ARLINGTON, Texas (AP) Shilique Calhoun was a basketball player at heart until his senior season in high school. The fifth-year senior arrived at Michigan State as a three-star recruit and eventually blossomed into one of the best defensive ends in college football.
Cam Robinson came to Alabama in 2014 as the No. 1 recruit in the country and started at left tackle as a freshman. If the sophomore keeps progressing, one more season with the Crimson Tide should be enough to make him a first-round NFL draft pick.
Calhoun vs. Robinson is Michigan State vs. Alabama in a nutshell. The three-star vs. the five-star. The hidden gem vs. crown jewel.
The third-ranked Spartans (12-1) face the No. 2 Crimson Tide (12-1) in the College Football Playoff semifinals Thursday night at the home of the Dallas Cowboys.
The rise of the Spartans under Mark Dantonio has been all about exceeding expectations and player development.
In the last five years, Michigan State has never had a recruiting class ranked better than 22nd in the nation, according to the composite rankings compiled by 247 Sports. The Spartans' average class rank in that time is 29th. By comparison, Alabama has had the No. 1 class in the country each of the last five seasons under coach Nick Saban.
''When it comes down to it stars don't matter for anything,'' Michigan State senior offensive tackle Jack Conklin said Tuesday during Cotton Bowl media day at AT&T Stadium. ''You can't tell with an 18-year-old kid how he's going to play when he's 21 or how he's going to develop. If he's going to be able to take coaching.''
Conklin, from Plainwell, Michigan, has gone from walk-on to a potential first-round NFL draft pick during his four seasons at Michigan State. Star quarterback Connor Cook was a three-star from Hinkley, Ohio, whose other scholarship offers were from Mid-American Conference schools.
It's become a familiar story in East Lansing, Michigan, during Dantonio's nine seasons leading the Spartans.
''Le'Veon Bell or Darqueze Dennard, a lot of people didn't want them but our coaches saw something,'' Conklin said, referring to two NFL players.
The Spartans love being overlooked. They view themselves as a team that cannot be outworked because no team has worked harder to get here.
''I always joke with Riley (Bullough) and Jon (Reschke), we work in the weight room to get the bodies we have, we weren't just born with them,'' said linebacker Darien Harris, a three-star recruit.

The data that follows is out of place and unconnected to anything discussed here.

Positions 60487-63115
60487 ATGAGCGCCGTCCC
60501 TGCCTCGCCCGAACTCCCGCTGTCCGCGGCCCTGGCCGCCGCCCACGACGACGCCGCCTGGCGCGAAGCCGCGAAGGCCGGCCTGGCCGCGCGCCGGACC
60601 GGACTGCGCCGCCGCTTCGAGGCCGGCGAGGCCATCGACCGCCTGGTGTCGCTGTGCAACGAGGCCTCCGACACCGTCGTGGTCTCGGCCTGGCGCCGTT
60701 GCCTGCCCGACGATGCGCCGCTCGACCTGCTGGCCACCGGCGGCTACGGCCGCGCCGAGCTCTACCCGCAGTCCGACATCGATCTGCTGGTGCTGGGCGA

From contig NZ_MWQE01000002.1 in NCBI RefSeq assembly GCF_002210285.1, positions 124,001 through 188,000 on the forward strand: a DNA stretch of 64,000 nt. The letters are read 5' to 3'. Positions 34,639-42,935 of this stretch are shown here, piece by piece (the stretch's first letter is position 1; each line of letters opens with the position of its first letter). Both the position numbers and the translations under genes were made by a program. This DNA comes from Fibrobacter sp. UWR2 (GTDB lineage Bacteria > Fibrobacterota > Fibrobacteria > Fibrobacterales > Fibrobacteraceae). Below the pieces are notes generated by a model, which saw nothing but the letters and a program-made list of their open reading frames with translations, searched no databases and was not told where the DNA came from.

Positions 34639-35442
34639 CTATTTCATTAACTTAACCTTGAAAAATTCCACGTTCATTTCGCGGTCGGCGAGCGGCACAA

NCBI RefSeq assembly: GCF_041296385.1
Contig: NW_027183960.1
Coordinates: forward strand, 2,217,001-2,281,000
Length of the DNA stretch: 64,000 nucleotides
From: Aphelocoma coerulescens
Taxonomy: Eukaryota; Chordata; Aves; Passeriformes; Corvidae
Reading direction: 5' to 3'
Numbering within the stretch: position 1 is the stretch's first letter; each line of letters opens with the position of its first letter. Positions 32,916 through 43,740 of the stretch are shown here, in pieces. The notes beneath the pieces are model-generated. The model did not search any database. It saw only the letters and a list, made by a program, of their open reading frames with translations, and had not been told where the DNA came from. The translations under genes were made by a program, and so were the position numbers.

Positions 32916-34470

Three stars put a player way down the list in a typical Alabama recruiting class. The Crimson Tide has 18 five-star recruits on its roster, including Heisman Trophy winner Derrick Henry, defensive end A'Shawn Robinson and linebacker Reuben Foster.
The only player on Michigan State's roster who was a consensus five-star recruit is sophomore defensive tackle Malik McDowell.
All that talent is enviable, but it does come with some issues to be managed by Saban and his staff.
''Even though a great expectation is created for them by (recruiting rankings) . we try to emphasize development, that football is a developmental game,'' Saban said. ''You're going to be a better player three years from now than when you're a freshman. You need to focus on what you can do to be the best player you can be, and that's what we're going to help you do.''
Over the last five years, Alabama has had 37 players selected in the NFL draft, more than any other school.
While it seems that every top recruit wants to play for Alabama, Saban's process is not for everybody.
''A lot of these kids when they're looking at a school they want to go right where they're going to play the most. Competition scares them away,'' said freshman quarterback Blake Barnett, a five-star recruit who has spent this season playing on the scout team.
Stepping onto the practice field with the Crimson Tide for the first time can be both overwhelming and humbling.
''I definitely think it takes a certain type of person. To come here and compete with these guys. It's not guaranteed that every guy is going to start as a freshman or come in and have an impact as a freshman,'' Cam Robinson said. ''Unless you're willing to work for everything that you want and bust your butt day in and day out, this place is not for you.''
Cam Robinson was one of those players that had the right stuff. The 6-foot-7, 324-pound tackle has been on the radar of recruiters since he was a freshman in high school back in Monroe, Louisiana.
For Calhoun, the basketball player from New Jersey who didn't even pay attention to college football in high school, the one-on-one matchup with Robinson is another chance to show how far both he and Michigan State have come.
''I don't feel based off of my stars or his stars I need to make him look bad,'' Calhoun said. ''I just feel a need to go out and compete.''